The basics

What would Proposition 22 do?

Exempt gig companies like Uber and Lyft from a new state law requiring them to treat workers as employees. 

Since January, state law has required former contract workers in many industries to be classified as employees and offered benefits such as overtime pay, health care, paid sick leave, unemployment insurance and workers’ compensation. If this measure passes, companies that employ drivers through apps — among them, Lyft, Uber, DoorDash and Instacart — would instead keep workers classified as contractors and be able to offer narrower benefits, including pay at least 120% of minimum wage, health care subsidies and accident insurance.

Benefits under Prop. 22 would be tied to drivers’ “engaged time” completing passenger routes, excluding any wait time on apps between rides. The measure also includes consumer safety changes such as more driver background checks and zero tolerance for drug or alcohol violations. 

Why am I voting on this?

Gig companies were a primary political target of the new law, but they’ve fought state and city attorneys over whether they should have to comply. A Superior Court Judge ruled in August that Uber and Lyft must immediately switch to treating drivers as employees. That prompted the app companies to threaten “hundreds of thousands” of job cuts and the suspension of operations in California until voters decide the fate of Prop. 22. A shutdown was averted by an appellate court ruling, but that could change before Election Day with more court dates on the horizon.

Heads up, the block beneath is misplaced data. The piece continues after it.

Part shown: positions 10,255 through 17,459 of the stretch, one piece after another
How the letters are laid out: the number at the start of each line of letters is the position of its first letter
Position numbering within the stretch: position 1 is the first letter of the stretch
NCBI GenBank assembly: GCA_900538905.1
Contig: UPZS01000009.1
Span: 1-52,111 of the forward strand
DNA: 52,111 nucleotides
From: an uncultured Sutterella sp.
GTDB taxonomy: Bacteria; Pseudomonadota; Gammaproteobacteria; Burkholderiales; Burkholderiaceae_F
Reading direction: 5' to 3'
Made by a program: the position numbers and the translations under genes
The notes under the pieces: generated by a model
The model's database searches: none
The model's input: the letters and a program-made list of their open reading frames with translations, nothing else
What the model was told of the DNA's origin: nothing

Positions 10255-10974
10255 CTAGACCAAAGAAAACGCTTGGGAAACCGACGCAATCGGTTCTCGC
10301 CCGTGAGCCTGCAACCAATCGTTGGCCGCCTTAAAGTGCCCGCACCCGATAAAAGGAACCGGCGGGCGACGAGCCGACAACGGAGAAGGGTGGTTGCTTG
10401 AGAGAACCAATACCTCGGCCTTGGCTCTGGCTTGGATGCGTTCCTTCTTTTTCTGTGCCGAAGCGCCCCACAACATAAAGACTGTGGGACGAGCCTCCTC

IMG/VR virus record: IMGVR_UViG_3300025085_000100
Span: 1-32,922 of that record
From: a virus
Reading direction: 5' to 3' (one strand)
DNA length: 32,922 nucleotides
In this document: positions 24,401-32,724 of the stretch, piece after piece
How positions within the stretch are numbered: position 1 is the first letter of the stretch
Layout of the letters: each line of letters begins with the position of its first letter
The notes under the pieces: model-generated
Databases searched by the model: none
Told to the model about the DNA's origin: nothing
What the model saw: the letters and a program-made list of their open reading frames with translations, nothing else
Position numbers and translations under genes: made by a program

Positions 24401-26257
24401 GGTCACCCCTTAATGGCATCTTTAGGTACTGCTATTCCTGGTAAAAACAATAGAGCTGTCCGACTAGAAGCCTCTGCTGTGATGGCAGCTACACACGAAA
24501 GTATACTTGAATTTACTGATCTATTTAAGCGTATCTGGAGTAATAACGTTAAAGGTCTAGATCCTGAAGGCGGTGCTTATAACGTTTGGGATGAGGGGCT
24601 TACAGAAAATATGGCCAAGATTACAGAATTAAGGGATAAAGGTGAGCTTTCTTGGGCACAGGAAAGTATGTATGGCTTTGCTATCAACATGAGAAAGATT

The stakes are high in this bitter dispute between business and labor. If this proposition passes, any amendments would require a 7/8 supermajority — a longshot in the Legislature.

Supporters say

This is a business necessity for gig companies to continue offering drivers work on flexible schedules — and consumers on-demand rides at low prices. It’s also just a backdoor way for labor groups to try to unionize app drivers. Uber has said that up to 76% of its 209,000 California drivers could be cut if the company is forced to comply with the state’s stricter law, and that rider prices would increase 25-111% across the state.

Opponents say

Gig companies undermine job stability and exploit drivers, so their warnings about job cuts are overstated and designed to get regulators to back off. The pandemic is a prime example of why gig workers need the stricter state law, which gives them protections like paid sick leave and unemployment insurance. That’s a surer bet than relying on government intervention such as the Pandemic Unemployment Assistance program made available to drivers through federal relief measures.

Who's for it:

  • Uber, Lyft, Instacart and Doordash

  • California Chamber of Commerce

  • California Police Chiefs Association

  • California NAACP

Who's against it:

  • The Democratic presidential ticket: Joe Biden and Kamala Harris

  • Service Employees International Union

  • California Teachers Association

  • Gig Workers Rising, a driver advocacy organization